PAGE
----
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Comments Appreciated!

Monday, April 29, 2024

USA 1909 Scott 369 2c carmine "Lincoln" "Bluish paper"

1909 Scott 267-369-368 2c carmine "Lincoln"
Center Scott 369 - "Bluish" paper
i-phone camera pic

Into the Deep Blue

The 1909 2c carmine "Lincoln" is an interesting stamp - both in terms of origin, as well as the "bluish" ,paper variant.

1909 Scott 367 2c carmine "Lincoln"
12 Perf- 100% Wood Pulp Paper, CV $4+

The "Lincoln" stamp came about because the regular issue "Washington-Jefferson's" of 1908-09 did not include a "Lincoln" stamp, and there was an uproar among the public and congress. Fortunately, the hundred year anniversary of Lincoln's birth was Feb 12, 1909, so a the chastised postal officials put out a "Lincoln Centenary of Birth" issue.

1909 Scott 368 2c carmine "Lincoln" Imperforate
12 Perf- 100% Wood Pulp Paper, CV $15

Also at this time, the postal authorities were experimenting with 35% rag paper rather than 100% wood pulp paper to see if that would reduce paper shrinkage during the stamp manufacturing process. It didn't. 

1909 Scott 369 2c carmine "Lincoln"
12 Perf- 35% rag content "bluish", CV $150

Included in the 35% rag paper experiment was the 2c carmine "Lincoln". Sheets of these (not many) so called "bluish paper" stamps were released along with the usual 100% wood pulp paper stamps.

They now command a CV (unused) of $150.

1909 Scott 267-369-368 2c carmine "Lincoln"
Center Scott 369 - "Bluish" paper

Ok, here is a scan of the "bluish paper" Scott 369 in the center. The paper appears darker- more gray- than the other examples. The scan tends to wash out the difference compared to the human eye.

1909 Scott 267-369-368 2c carmine "Lincoln"
Center Scott 369 - "Bluish" paper
Reverse Side - Scan

The reverse shows the difference better- more tan-gray in actuality than "bluish"

1909 Scott 267-369-368 2c carmine "Lincoln"
Center Scott 369 - "Bluish" paper
i-phone 13 camera

I took a pic with my i-phone, which perhaps shows the shade difference better.

Out of the Blue

So is my recently acquired "bluish" paper Scott 369 a genuine example? I think so, but would need to get a Cert to be sure.

Comments appreciated!

Tuesday, March 12, 2024

Ile Rouad - Bud's Big Blue

Poster stamp celebrating the French occupation of Ile Rouad, ca. 1916
Bud's Big Blue
Bud's Observations

Anymore, only stamp collectors recognize “Ile Rouad” as a real place on planet earth. Most folks, if they at all know about this small dot of an island in the eastern Mediterranean, call it Arwad (أرواد), the Arabic rendering of the ancient Phoenician place name.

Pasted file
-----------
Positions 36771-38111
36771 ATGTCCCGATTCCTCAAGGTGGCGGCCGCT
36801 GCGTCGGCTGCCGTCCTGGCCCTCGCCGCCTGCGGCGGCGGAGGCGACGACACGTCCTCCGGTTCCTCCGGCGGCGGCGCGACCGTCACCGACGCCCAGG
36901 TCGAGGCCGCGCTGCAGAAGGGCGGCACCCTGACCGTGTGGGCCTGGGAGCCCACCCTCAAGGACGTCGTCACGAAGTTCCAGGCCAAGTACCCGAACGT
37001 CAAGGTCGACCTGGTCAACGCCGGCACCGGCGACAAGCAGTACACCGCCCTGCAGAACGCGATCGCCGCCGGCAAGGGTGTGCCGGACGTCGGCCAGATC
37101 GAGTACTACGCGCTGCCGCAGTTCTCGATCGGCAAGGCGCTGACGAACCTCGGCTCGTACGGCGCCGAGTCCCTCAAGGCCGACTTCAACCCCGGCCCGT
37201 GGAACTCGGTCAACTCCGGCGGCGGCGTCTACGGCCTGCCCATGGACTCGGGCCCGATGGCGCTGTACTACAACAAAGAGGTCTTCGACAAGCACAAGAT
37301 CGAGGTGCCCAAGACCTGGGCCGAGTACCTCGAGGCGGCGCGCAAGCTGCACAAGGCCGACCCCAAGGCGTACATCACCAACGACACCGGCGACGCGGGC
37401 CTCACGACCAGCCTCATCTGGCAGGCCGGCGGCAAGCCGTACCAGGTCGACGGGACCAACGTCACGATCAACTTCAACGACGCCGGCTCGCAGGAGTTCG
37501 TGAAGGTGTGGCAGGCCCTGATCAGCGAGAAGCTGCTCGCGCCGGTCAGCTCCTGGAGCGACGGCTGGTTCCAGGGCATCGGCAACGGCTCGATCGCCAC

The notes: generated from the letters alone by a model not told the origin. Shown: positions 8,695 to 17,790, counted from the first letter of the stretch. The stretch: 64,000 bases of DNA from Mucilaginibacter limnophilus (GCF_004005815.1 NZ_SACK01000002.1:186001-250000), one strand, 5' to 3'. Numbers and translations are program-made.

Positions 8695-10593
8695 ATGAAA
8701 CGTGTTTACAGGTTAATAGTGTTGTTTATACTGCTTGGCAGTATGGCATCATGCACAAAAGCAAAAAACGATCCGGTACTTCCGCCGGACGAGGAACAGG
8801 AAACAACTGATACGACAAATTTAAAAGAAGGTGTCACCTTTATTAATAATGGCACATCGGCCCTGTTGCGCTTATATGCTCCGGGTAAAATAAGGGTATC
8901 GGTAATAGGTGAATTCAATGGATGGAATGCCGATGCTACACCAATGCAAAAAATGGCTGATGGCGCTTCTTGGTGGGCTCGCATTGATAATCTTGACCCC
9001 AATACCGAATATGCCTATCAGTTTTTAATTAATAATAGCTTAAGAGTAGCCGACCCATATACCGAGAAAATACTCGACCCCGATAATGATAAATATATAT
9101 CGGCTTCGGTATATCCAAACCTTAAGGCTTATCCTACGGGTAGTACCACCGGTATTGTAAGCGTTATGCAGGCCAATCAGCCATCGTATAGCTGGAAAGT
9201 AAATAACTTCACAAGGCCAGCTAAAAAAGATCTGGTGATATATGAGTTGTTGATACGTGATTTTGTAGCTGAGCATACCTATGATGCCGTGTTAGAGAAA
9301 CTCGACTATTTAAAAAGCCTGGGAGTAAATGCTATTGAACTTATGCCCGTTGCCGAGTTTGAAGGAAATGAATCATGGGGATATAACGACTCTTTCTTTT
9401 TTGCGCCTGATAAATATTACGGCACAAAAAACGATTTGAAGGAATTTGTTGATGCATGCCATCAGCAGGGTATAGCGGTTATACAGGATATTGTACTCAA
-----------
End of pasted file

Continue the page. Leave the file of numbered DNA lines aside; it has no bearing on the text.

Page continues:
In early 1915, the island city was a quiet Ottoman fishing village, although in the process of becoming a haven for French spies eager for intelligence about war preparations in Ottman Syria. On September 1 of that year the French navy invaded and, eventually, used the island to defeat the Ottoman military. Perhaps the French recalled the island’s strategic usefulness to the Crusaders in the late 13th century.

French cruiser Jeanne d’Arc, part of the Ile Rouad invasion forces.

Under a League of Nations mandate (1920), the French maintained a presence in Arwad until 1945 and hoped to build a military base there. After World War II ended, however, the United States pressured France to return the island to Syria unconditionally.

Ile Rouad’s 16 stamps were issued in 1916 and continued in use until 1919 whereupon the TEO (occupied enemy territory) stamps of French Syria replaced them. All are overprinted stamps of French Levant. Big Blue provides space for half of these, Scott numbers 4 through 12. They are cheap and easy to collect. In contrast, numbers 1 through 3, the ones with vertical hand-stamped overprints, are costly. These, the results of a stamp dealer’s speculation (1), were not regularly issued and, if cancelled, were likely not used postally. 

Ile Rouad, Scott #3, 1 pi on 25c, blue

 Census: eight in BBs, four on supplement page.

(1)  https://www.dcstamps.com/ile-rouad/

Jim's Observations 

Ile Rouad (Arwad Island) is located in the Mediterranean Sea just 2 miles off the coast from Tartus, south of Latakia, Syria. But on September 1, 1915, it was occupied by French Forces, and served as a staging ground for incursions into the Ottoman territory (Damascus 1918).